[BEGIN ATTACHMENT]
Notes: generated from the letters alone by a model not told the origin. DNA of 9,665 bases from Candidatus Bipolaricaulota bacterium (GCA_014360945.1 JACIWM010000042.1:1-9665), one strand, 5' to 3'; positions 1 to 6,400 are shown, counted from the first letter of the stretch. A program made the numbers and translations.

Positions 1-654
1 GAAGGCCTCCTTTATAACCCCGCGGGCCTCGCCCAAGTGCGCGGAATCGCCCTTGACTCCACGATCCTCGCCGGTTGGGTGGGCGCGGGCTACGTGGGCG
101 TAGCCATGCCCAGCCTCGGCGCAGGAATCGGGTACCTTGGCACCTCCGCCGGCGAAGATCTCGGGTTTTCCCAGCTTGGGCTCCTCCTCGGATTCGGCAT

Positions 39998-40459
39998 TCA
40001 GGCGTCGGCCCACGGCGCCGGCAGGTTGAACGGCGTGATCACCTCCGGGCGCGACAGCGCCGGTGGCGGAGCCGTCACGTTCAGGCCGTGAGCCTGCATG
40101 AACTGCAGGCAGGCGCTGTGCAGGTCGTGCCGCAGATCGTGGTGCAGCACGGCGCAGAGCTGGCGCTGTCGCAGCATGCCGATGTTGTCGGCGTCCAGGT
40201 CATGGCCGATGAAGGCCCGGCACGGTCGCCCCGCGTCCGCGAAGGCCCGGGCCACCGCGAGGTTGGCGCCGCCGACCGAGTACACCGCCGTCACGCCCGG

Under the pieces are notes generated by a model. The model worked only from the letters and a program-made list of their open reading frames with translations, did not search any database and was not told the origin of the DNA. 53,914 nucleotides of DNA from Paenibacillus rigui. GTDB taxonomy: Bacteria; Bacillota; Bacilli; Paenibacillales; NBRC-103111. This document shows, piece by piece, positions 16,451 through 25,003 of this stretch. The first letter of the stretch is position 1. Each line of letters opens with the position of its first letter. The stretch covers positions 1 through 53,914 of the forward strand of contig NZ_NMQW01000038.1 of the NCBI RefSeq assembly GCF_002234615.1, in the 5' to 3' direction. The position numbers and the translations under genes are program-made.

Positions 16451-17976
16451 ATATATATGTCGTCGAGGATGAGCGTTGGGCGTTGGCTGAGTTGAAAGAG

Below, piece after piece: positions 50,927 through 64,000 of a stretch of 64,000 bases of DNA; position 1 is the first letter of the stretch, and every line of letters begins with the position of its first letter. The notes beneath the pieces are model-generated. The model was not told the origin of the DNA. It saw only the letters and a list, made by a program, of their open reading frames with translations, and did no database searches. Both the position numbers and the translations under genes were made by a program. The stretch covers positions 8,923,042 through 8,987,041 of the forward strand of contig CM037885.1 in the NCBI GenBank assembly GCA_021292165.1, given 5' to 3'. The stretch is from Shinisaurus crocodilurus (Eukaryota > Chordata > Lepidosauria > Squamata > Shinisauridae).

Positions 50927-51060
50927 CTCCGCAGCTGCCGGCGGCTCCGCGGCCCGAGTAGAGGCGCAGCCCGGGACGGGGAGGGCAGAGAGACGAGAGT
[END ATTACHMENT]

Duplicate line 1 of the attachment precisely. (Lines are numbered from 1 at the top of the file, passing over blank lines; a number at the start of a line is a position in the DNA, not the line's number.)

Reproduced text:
Notes: generated from the letters alone by a model not told the origin. DNA of 9,665 bases from Candidatus Bipolaricaulota bacterium (GCA_014360945.1 JACIWM010000042.1:1-9665), one strand, 5' to 3'; positions 1 to 6,400 are shown, counted from the first letter of the stretch. A program made the numbers and translations.